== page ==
Saturday, 31 July 2010
And people look forward to space travel?
As you know from a previous post, I don’t like flying. But I do quite like airports. They’re full of sights, sounds and smells that inspire creativity. On my recent trip to Kununurra I got plenty of time to be inspired. The plane was meant to depart at 10.45am and we arrived an hour early, as advised, confident that it would leave on time. After all we’d confirmed the time, before we left home an hour before. Silly us. At the check-in desk, we were informed that due to an unforeseen delay, the plane wouldn’t be leaving until 12.30pm. So Dynamo and I waved goodbye to the others and went to the departure lounge to pass away the time watching the rest of the disgruntled passengers.
To be fair, they weren’t all disgruntled, not at first anyway. Some had their newspapers handy, others had novels, others chatted happily on their mobile phones. I spent quite some time imagining what they might be reading or who they might be talking to, until I ran out of ideas. I listened to the long list of missing passengers and made up stories in my head as to why they were late. Then I turned to the disgruntled ones, slouching in their seats, arms folded, staring out across the runway and only stirring when a new plane landed in the distance. As soon as the tail came into view, they’d ‘tut’ and and slouch back down, giving their watch a peremptory glance before folding their arms again. I made up lots of imaginary soliloquies there.
Every so often, of course, there’d be an announcement over the general hubbub. “This is a message for all passengers travelling on Flight kjrehiiihff to Jgoerhrgfftzzz. Your plane will be boarding from Gate gljoeibe in inniebeugdf minutes. Please have your boarding pass ready.” I was beginning to think that my slight deafness in one ear had got worse, until I looked around and saw everyone else frowning at each other, then jumping up and running to look at one of the overhead screens to see which plane was boarding and where.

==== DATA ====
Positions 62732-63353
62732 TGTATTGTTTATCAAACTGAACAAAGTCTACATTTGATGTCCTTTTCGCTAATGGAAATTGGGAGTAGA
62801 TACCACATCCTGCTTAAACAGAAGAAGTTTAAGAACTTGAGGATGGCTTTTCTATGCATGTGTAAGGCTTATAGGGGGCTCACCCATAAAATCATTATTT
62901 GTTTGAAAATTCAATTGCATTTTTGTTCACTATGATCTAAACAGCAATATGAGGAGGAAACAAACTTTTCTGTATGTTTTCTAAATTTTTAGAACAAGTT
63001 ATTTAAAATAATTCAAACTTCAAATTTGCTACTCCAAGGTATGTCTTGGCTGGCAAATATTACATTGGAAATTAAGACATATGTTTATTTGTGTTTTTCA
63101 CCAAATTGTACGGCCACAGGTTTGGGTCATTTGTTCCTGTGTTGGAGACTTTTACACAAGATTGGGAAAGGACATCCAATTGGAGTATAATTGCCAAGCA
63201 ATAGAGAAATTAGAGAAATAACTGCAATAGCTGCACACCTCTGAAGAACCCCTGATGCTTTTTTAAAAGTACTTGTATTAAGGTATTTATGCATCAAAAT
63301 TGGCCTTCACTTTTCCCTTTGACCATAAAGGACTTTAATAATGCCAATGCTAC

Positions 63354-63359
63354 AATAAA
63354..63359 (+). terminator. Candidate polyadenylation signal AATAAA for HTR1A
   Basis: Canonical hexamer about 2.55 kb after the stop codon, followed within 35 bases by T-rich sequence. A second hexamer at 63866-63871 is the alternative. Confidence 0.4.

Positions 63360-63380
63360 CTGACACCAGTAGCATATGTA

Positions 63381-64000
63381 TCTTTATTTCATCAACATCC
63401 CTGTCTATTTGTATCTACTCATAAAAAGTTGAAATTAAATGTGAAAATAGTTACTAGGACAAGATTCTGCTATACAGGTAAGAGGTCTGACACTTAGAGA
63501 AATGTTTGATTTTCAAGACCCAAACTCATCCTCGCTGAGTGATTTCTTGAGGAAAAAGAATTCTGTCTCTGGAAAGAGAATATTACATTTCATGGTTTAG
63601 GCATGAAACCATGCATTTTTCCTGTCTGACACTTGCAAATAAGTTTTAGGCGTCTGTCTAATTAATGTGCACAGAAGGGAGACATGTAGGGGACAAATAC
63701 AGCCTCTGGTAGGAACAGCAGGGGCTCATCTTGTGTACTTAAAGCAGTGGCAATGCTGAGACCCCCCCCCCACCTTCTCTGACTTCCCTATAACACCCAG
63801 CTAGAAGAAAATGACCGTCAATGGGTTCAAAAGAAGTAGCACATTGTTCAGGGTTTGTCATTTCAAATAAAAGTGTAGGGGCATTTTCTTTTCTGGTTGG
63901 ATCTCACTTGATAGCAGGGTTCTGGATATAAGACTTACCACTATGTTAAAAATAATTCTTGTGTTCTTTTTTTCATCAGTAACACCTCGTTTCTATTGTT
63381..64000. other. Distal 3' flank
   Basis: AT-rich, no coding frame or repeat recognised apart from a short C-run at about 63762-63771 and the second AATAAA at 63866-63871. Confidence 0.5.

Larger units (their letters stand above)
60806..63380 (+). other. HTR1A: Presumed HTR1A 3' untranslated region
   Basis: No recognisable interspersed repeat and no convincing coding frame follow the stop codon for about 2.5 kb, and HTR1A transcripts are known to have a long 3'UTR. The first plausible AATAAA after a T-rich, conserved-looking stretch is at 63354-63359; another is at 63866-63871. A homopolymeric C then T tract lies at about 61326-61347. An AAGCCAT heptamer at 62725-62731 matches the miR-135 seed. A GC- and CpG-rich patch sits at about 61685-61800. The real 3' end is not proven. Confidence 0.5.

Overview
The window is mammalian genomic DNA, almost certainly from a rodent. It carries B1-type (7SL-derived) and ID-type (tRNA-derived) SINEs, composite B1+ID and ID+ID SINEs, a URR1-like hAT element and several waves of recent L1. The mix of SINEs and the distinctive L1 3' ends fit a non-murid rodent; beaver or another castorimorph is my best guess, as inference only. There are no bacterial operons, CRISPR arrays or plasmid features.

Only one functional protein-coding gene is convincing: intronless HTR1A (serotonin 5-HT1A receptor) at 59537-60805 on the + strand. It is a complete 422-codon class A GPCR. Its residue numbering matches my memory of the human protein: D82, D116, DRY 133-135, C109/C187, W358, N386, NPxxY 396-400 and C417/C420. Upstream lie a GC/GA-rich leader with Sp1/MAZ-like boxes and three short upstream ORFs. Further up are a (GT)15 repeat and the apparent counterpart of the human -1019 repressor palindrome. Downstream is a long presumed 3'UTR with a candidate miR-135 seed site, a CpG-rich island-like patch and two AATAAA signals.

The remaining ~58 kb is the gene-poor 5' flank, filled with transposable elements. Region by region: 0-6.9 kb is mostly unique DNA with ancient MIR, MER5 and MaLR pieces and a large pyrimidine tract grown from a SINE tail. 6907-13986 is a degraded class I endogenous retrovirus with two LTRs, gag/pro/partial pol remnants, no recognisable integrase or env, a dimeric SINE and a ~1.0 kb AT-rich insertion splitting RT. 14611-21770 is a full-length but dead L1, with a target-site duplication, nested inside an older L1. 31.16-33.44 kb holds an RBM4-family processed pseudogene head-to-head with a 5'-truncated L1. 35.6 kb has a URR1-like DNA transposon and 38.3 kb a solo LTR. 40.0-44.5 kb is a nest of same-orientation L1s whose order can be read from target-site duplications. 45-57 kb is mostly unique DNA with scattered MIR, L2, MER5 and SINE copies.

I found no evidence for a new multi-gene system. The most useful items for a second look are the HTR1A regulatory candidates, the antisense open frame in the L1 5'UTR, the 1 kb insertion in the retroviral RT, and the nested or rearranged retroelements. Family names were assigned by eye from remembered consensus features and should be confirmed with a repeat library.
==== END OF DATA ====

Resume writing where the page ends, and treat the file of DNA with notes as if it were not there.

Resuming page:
At 12.30pm, there was another announcement, a little clearer this time, to announce that they were very sorry, but the flight to Kununurra via Broome had been delayed further, but that if we would like lunch, a voucher would be available at the main desk. Now all 100 passengers, looking very disgruntled, raced to line up for their $8 voucher, only to find when they got to the café, that to buy one round of soggy salad sandwiches and a bottle of juice would cost them $14. Disgruntled became positively livid. We stalked back to our seats and masticated our soggy sandwiches in fuming silence.
I don’t know if you’ve ever travelled with an eleven-year-old, one whose mother calls him Dynamo for a reason. Can you imagine being delayed in an airport with said child? He was surprisingly good really; reading, eating, drawing, watching aeroplanes land, eating, watching aeroplanes depart, going for a walk just for the heck of it, eating…But by 1.45pm, his patience had thinned to nothing and I was beginning to think I’d have to gag him and sit on him to keep him still. We didn’t even have a reason for the delay, but now the plane was sitting on the tarmac in front of us – estimated time of departure 2.15pm.
At last we were called. We didn’t hear it. We sat with the large family group next to us, totally oblivious to the fact that Flight gdjzitt now boarding at Gate jhghgtheeen was ours (we’d tired of jumping up to look at the screen ages ago). If the mother of the group hadn’t stood to go and ask when the (censored) flight to Kununurra would actually be leaving, we might still be sitting there.
On board the tatty little plane, staring out at the back engine, we waited. “This is Captain Pthfffftttzzz speaking. Very sorry, we have a blocked toilet and there’ll be a slight delay while it’s fixed. Should only be thirty seconds or so.” At that point I contemplated yelling for everyone to cross their legs and forgo their inflight drinks, but I gritted my teeth and waited. And thirty minutes later we took off. By then, I was so relieved to be finally taking off, that I forget about how scared I was of flying.
The flight home wasn’t half as exciting. We were actually only ten minutes late arriving home. Aren’t you glad?